of the ellipse. Such lines P P' and P' -P may extend tangentially from the adjacent parts of the generatrix which are truly arcs of the ellipse 30 and have progressively decreasing radii of curvature so as to form a cusp at the point P' With the configuration of FIG. 5, light rays from light tube 19" which impinge against the reflecting surface of revolution between the points F and P' for example, at the points F and F are reflected along directions which clear light tube 1? and undergo multiple reflections from the reflecting surface of revolution so as to be finally directed against the central portion of the dispersing plate 22'.
Although the configuration illustrated in FIG. 5 is feasible from an optical point of view, it will be apparent that the configuration previously described above with reference to FIG. 3 is preferred in that it greatly facilitates the manufacture of the upper portion 12 of the housing and of the reflector 25 by conventional stamping .or molding procedures.
It will be apparent from the above description, particularly when considered in connection with FEGS. 3 and 5 of the drawing, that illuminating devices embodying the present invention make effective use of the entire light flux emitted by the light tube 19 or 19, with the exception of the reflection losses, for illuminating the dispersing plate 22 or 22. The reflection losses may be kept to a minimum by applying a high reflecting paint, for example, white titanium oxide paint, to the reflecttng surface of revolution.
The illuminating device It) is completed by a conventional electrical circuit for energizing the circular fluorescent light tube 19. Such circuit includes an insulated cable or cord 32 for connection to power supply lines, a suitable switch 33 preferably mounted in side wall 13, a
The above illuminations are considerable when considering that the translucent glass of the dispersing plate absorbs a rather large amount of lights, for example, more than 60%.
From FIG. 6 it is apparent that the measured intensities of illumination increase gradually from the center to the periphery or edge of the dispersing plate in each of the devices embodying the invention. This variation of the intensity of illumination is desirable in that it permits compensation for the cosine to the fourth power law of vignetism of photographic objective angular fields or" view. However, the variations of illumination intensity across the dispersing plate remain well within the tolerable contrast acceptance of the human eye which yields subjective impressions proportional to the logarithm of the intensity ratio. Thus, although the intensity of illumination does, in fact, vary gradually across the dispersing plate in order to compensate for the vignetism of photographic objective lenses, such gradual variation is not so great that it can be subjectively perceived by the human eye.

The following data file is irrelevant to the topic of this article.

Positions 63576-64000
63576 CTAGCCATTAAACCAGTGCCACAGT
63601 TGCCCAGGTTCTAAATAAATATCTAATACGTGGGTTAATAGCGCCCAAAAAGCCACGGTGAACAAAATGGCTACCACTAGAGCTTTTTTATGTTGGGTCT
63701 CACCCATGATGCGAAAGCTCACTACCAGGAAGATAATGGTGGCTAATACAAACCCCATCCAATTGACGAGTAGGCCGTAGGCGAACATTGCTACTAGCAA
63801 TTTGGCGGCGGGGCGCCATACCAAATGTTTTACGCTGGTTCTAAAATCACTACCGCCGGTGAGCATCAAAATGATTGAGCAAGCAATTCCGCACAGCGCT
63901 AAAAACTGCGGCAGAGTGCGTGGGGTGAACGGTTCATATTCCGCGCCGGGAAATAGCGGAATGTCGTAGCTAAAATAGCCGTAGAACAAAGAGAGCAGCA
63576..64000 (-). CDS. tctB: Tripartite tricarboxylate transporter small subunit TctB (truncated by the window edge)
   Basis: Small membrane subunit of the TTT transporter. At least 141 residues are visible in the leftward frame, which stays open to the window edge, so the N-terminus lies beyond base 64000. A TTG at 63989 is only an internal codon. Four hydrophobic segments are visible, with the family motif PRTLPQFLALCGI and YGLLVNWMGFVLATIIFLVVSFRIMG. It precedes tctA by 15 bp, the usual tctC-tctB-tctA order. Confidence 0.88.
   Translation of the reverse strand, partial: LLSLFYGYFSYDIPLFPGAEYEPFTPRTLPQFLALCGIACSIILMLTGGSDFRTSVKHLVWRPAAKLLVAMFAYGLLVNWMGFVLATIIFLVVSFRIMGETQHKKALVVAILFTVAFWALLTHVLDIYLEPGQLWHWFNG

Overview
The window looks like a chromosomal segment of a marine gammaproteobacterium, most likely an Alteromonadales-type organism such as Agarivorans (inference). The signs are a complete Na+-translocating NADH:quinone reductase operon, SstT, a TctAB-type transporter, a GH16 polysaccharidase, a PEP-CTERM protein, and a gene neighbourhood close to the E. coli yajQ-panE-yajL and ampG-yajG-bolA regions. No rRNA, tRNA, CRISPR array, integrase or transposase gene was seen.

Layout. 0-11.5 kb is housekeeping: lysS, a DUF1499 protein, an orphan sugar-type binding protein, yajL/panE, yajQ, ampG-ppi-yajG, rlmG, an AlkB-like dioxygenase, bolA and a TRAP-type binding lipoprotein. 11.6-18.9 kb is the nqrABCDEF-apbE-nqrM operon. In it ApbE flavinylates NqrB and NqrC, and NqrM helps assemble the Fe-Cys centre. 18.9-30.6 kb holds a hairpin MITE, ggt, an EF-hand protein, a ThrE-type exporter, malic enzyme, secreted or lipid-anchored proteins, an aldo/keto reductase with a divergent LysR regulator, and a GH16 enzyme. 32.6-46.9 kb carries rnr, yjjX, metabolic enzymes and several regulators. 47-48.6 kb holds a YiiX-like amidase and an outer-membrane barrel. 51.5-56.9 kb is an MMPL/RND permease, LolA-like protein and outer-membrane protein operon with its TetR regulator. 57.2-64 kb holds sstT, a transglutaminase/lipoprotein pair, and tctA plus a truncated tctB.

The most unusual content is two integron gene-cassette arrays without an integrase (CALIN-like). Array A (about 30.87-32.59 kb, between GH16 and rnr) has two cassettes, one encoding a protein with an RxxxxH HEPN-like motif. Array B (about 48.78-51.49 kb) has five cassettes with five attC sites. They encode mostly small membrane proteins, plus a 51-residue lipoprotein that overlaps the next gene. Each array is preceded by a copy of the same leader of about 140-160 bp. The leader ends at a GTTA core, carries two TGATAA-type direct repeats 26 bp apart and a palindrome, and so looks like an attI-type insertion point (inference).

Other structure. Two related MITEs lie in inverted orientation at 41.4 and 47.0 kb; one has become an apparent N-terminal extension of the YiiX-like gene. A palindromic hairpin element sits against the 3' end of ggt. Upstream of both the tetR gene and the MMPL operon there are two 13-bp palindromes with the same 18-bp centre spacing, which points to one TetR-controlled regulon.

The subjective noticeable contrast for the different illuminating devices previously referred to in Table I are as follows:
TABLE II Subjective illumination contrast Illumination (loot Contrast Dispersing candles) Ratio Ratio in plate log decibels diameter Center Periphery The above data must be compared against the logarithmic eye response whose range of perception without accommodation encompasses decibels at any reference level with a limit of 0.086 decibel in resolving power under optimum condition.
As a matter of fact it is very difficult to observe any variation of the illumination intensity and this is logical since the elements of illuminated surface are not in close contact to permit the comparison. The eye resolving power of 0.086 decibels, corresponding to an intensity ratio of 1.02, is possible only when the two illuminated areas are brought in very close proximity to permit the appreciation of illumination differences.
The cosine to the fourth power law for the vignetism of photographic objectives may be given as:
Where E is intensity of illumination of any point of the image E is the uniform intensity of illumination of the object,
u is the angular distance between the optical axis and the corresponding point on the object.
Thus, the brightness of the image decreases from the center to the periphery for uniform illumination of the object.
If the brightness of the image is to be maintained constant throughout the field, the illumination of the object must conform to the expression where E is the intensity of illumination of the object at the optical axis, and
E is the intensity of illumination at any point on the object at the angular distance 1: from the optical axis.
The distances h corresponding to the intensities of illumination measured for the various illuminating devices, as given in Table I, can be computed, as well as the deviations of such intensities of illumination from the exact requirements.
The distance it corresponding to the measured intensities of illumination for the several devices is determined by means of E 1 E =m=(l+tiln 1,0 yielding tan u= 1 or t tan u=[ 1] and Performing the computations for the three devices of Table I, the following is obtained:
TABLE III Distance of objective optical center to object Plate Illumination 1 diameter mm r E: tanu u 2o 11 It is immediately seen that both the distances h of the objective optical center to the object and the corresponding angles of field of view 2 are very close indeed to the ones employed in photographic work of this nature for conventional photographic objectives.
The quality of the compensation for the cosine fourth power law for vignetism can be readily ascertained.
Considering first the 6 inches diameter iiluminating device, the following data is obtained:
ject and the optical axis, and that h is the distance along the optical axis between the object plane and the optical Radial distance R 0" 1" 2" 3" center of the photographic objective, then Measii'ed illumination (foot 760 780 830 915 can BS Rh tan u (3) Ratio Erma.--
1. 000 1. 020 1.092 1.204 or tanu =R ii 0.000 0.1039 0. 2073 0.3117 [1+tan 111 1.000 1.022 1.088 1. 204 R Difierence 0000 +0. 004 +0. 004 0. 000 tau u= noting that It is seen that the compensation of the cosine to the l 0 fourth power of the vignetism law is obtained throughz (5) out the field at better than 0.4%. This is an exceedingly l+tan u good result. thus Considering the 9 /2 inches diameter illuminating de- 1 vice, the following is obtained: 4 a cos u (l-l-tan ti) (6) 66 Diameter 9 /2"-h=l0.17